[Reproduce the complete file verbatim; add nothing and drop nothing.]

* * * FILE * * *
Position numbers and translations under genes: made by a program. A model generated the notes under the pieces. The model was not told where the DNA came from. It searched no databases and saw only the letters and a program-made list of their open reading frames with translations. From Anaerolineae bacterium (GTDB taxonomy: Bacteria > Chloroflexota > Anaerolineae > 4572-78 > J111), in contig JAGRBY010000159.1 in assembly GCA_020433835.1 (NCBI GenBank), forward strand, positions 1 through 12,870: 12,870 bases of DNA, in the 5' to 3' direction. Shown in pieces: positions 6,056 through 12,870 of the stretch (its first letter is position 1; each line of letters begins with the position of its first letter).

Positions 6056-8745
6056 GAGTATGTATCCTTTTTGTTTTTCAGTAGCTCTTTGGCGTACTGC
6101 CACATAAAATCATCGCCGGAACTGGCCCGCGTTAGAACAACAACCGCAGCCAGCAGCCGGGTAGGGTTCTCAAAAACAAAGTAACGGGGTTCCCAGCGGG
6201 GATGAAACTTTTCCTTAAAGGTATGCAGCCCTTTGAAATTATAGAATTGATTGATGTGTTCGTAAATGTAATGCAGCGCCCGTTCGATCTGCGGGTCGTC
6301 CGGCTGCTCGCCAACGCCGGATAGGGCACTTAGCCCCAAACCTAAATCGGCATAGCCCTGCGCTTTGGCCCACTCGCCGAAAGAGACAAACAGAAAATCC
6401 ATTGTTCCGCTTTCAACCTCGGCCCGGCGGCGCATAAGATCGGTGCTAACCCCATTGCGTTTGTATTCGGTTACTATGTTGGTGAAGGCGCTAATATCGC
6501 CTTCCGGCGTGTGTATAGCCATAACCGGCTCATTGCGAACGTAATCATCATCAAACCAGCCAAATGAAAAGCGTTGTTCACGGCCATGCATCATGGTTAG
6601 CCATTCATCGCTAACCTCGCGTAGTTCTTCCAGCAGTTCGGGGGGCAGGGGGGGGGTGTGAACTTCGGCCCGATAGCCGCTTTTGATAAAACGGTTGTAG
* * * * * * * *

Position numbers and translations under genes: made by a program. A model generated the notes under the pieces. The model was not told where the DNA came from. It searched no databases and saw only the letters and a program-made list of their open reading frames with translations. From Anaerolineae bacterium (GTDB taxonomy: Bacteria > Chloroflexota > Anaerolineae > 4572-78 > J111), in contig JAGRBY010000159.1 in assembly GCA_020433835.1 (NCBI GenBank), forward strand, positions 1 through 12,870: 12,870 bases of DNA, in the 5' to 3' direction. Shown in pieces: positions 6,056 through 12,870 of the stretch (its first letter is position 1; each line of letters begins with the position of its first letter).

Positions 6056-8745
6056 GAGTATGTATCCTTTTTGTTTTTCAGTAGCTCTTTGGCGTACTGC
6101 CACATAAAATCATCGCCGGAACTGGCCCGCGTTAGAACAACAACCGCAGCCAGCAGCCGGGTAGGGTTCTCAAAAACAAAGTAACGGGGTTCCCAGCGGG
6201 GATGAAACTTTTCCTTAAAGGTATGCAGCCCTTTGAAATTATAGAATTGATTGATGTGTTCGTAAATGTAATGCAGCGCCCGTTCGATCTGCGGGTCGTC
6301 CGGCTGCTCGCCAACGCCGGATAGGGCACTTAGCCCCAAACCTAAATCGGCATAGCCCTGCGCTTTGGCCCACTCGCCGAAAGAGACAAACAGAAAATCC
6401 ATTGTTCCGCTTTCAACCTCGGCCCGGCGGCGCATAAGATCGGTGCTAACCCCATTGCGTTTGTATTCGGTTACTATGTTGGTGAAGGCGCTAATATCGC
6501 CTTCCGGCGTGTGTATAGCCATAACCGGCTCATTGCGAACGTAATCATCATCAAACCAGCCAAATGAAAAGCGTTGTTCACGGCCATGCATCATGGTTAG
6601 CCATTCATCGCTAACCTCGCGTAGTTCTTCCAGCAGTTCGGGGGGCAGGGGGGGGGTGTGAACTTCGGCCCGATAGCCGCTTTTGATAAAACGGTTGTAG